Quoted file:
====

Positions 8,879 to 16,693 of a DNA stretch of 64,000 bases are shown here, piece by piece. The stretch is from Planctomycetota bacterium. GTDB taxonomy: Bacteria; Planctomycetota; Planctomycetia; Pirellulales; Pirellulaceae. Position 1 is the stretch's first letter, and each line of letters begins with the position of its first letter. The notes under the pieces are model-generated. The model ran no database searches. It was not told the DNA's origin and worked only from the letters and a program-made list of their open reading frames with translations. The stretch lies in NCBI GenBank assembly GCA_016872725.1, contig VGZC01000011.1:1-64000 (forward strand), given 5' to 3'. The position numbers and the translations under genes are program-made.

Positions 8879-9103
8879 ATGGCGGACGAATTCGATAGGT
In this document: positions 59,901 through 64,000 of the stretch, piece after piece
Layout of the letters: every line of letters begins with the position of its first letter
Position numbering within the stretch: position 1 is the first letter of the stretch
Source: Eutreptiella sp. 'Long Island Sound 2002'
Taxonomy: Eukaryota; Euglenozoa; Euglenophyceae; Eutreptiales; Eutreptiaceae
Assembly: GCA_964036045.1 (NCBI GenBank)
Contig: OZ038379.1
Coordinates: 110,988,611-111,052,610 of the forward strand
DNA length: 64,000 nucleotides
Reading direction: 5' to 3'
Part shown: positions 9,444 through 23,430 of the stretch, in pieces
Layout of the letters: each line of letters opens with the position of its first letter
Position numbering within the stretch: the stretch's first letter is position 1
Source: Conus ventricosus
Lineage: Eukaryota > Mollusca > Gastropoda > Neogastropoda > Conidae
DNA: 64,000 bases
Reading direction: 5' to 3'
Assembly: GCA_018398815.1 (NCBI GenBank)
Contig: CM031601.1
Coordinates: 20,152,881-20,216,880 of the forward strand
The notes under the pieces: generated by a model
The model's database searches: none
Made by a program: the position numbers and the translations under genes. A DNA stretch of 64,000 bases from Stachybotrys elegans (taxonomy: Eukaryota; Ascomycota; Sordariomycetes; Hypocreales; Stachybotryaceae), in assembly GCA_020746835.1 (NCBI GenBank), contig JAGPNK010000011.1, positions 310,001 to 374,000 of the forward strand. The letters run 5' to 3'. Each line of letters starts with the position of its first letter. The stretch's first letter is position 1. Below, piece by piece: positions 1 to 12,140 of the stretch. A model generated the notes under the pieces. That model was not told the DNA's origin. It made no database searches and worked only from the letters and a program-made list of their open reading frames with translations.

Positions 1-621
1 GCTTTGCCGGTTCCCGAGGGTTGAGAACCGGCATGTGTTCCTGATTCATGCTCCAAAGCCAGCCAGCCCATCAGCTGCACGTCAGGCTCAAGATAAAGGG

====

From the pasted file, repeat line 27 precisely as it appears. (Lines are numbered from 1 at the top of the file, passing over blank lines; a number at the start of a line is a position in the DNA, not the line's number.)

Positions 1-621